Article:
@minipenguin:  I’ll bite, interesting thread.  

When I was 17-20 I dated a guy.  He was a good guy and had a lot of positives.  He was an exceptional athlete, had a wonderful family, was very loving, was an artistic sensitive soul, and had fun, quirky hobbies that I got into as well.  On the negative side, he was way too emotional for me, could become jealous and controling, didn’t have any friends and drove a wedge between me and my friends, and we were sexually incompatible.

I don’t regret dating him – although I should have broken up with him a year earlier – because I learned a lot about what I was looking for in a partner.  I probably wouldn’t be with Darling Husband if I hadn’t learned so much from that relationship.

The whole first year we were together we were “so in love” and he would talk about one day when we’d get married all the time.  But at that time I was nowhere close to wanting to actually get married and I eventually realized that we didn’t have good long term potential.

I met Darling Husband when I was 22.  Marriage was a long way from my mind at that time…but I did marry him at 29!



Post # 12
1541 posts
Bumble bee
  • Wedding: July 2015

I’m 26 and have been with Fiance since I was 20. We will marry when we are both 28. I feel like (for us) it was important for us to wait until we were a little older and had been together awhile because of how young we were when we got together. We were completely commited to eachother and talked marriage very early on, but waited to actually get engaged until we were 26.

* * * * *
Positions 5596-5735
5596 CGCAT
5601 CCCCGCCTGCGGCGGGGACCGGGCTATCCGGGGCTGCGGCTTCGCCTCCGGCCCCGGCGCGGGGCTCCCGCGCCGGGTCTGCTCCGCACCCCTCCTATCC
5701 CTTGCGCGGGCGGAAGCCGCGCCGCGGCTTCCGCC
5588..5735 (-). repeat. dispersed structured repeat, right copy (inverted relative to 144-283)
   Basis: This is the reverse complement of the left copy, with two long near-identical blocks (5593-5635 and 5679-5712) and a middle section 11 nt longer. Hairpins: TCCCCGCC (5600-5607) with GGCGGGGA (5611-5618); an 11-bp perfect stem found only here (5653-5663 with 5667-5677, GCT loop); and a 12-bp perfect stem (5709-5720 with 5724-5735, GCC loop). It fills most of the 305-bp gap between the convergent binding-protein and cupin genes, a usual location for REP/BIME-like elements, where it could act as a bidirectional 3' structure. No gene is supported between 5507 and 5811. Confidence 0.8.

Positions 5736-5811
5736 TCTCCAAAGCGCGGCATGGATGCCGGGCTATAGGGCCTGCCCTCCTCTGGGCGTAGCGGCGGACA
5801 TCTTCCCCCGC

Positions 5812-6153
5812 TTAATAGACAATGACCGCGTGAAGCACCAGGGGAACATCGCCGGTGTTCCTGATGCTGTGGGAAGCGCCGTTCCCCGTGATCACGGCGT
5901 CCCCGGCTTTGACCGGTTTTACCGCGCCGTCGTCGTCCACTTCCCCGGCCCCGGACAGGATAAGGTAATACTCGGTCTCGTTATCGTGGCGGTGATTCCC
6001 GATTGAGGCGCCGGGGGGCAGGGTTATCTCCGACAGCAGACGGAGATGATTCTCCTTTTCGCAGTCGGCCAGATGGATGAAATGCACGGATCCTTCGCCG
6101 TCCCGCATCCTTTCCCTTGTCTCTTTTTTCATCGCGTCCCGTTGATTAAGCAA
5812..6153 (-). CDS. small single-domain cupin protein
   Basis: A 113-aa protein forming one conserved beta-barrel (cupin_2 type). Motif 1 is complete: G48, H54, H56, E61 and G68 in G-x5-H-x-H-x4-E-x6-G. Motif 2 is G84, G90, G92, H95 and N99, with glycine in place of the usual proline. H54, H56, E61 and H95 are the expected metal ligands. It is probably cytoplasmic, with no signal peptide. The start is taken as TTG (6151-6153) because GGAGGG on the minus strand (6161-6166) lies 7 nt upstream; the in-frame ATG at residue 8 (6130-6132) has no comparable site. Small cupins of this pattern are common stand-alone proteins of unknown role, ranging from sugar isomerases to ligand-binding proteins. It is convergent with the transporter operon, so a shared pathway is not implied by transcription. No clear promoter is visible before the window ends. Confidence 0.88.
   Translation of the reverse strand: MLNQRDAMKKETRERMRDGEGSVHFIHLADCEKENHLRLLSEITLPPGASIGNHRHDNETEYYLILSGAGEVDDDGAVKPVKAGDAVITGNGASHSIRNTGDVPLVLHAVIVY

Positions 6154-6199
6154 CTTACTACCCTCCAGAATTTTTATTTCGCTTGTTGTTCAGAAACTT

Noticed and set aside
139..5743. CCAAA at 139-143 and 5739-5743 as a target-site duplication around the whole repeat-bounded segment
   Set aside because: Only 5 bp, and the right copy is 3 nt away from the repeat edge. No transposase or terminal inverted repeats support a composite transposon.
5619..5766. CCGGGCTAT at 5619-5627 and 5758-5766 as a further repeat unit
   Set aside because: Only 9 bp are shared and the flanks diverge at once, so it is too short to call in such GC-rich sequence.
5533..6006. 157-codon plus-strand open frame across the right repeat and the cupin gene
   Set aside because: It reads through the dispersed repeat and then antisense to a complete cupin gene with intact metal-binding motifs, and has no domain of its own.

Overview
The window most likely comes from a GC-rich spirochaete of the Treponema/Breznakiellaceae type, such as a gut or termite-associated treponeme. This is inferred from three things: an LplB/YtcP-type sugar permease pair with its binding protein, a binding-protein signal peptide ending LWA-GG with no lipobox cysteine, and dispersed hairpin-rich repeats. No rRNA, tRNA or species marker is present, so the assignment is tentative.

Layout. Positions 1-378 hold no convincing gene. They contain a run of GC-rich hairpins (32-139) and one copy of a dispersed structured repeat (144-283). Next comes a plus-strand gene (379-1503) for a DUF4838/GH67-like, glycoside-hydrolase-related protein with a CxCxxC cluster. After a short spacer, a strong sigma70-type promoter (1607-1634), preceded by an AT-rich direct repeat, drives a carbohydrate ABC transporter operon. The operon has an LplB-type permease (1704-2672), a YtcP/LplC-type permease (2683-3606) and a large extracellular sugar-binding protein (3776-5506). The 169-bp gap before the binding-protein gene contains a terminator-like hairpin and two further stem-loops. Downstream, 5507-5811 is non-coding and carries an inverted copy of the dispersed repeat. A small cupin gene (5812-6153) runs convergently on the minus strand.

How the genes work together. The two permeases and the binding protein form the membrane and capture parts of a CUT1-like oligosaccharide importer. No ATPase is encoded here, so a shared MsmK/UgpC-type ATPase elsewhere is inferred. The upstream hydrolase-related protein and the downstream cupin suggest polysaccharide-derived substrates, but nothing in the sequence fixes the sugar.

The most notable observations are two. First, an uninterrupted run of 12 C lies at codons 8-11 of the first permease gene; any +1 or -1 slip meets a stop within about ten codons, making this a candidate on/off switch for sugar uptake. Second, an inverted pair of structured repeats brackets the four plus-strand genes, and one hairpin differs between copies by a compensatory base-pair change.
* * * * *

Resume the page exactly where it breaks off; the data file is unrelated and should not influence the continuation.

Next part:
If we had gotten married at 22, I’m sure we would end up in the same situation and love we are now. I guess the thing is that it’s just a little riskier when you’re younger because people change a lot in their 20’s. Luckily, Fiance and I have grown together, rather than apart.

Post # 13
555 posts
Busy bee
  • Wedding: August 2014

The biggest difference between my current partner (dated since 23) and my ex-boyfriend (dated 19-22) is financial stability. My ex had no career ambitions and to this day (he is now 30), he hasn’t maintained a job for more than one year. This is very important to me as I am now fully entrenched into my career and even though I didn’t recognize it at the time, the financial divide between the two of us was creating a major gap.

Now I know that money/finances are, INDEED, important and “love will not conquer all”.

Post # 14
945 posts
Busy bee
  • Wedding: May 2013

I think it’s more about who you are, rather than who your partner is. Even the most mature, composed 22 year olds I knew are completely different people now. You undergo a change in your twenties, and if the two of you don’t change together, you’ll end up being much different people, which is what I think causes a lot of young marriages to fail. 

And I know that’s not the question you were asking, but truthfully, the guys I dated in my twenties were right for me at the time, just like my husband is right for me at this point in my life.

Post # 15
114 posts
Blushing bee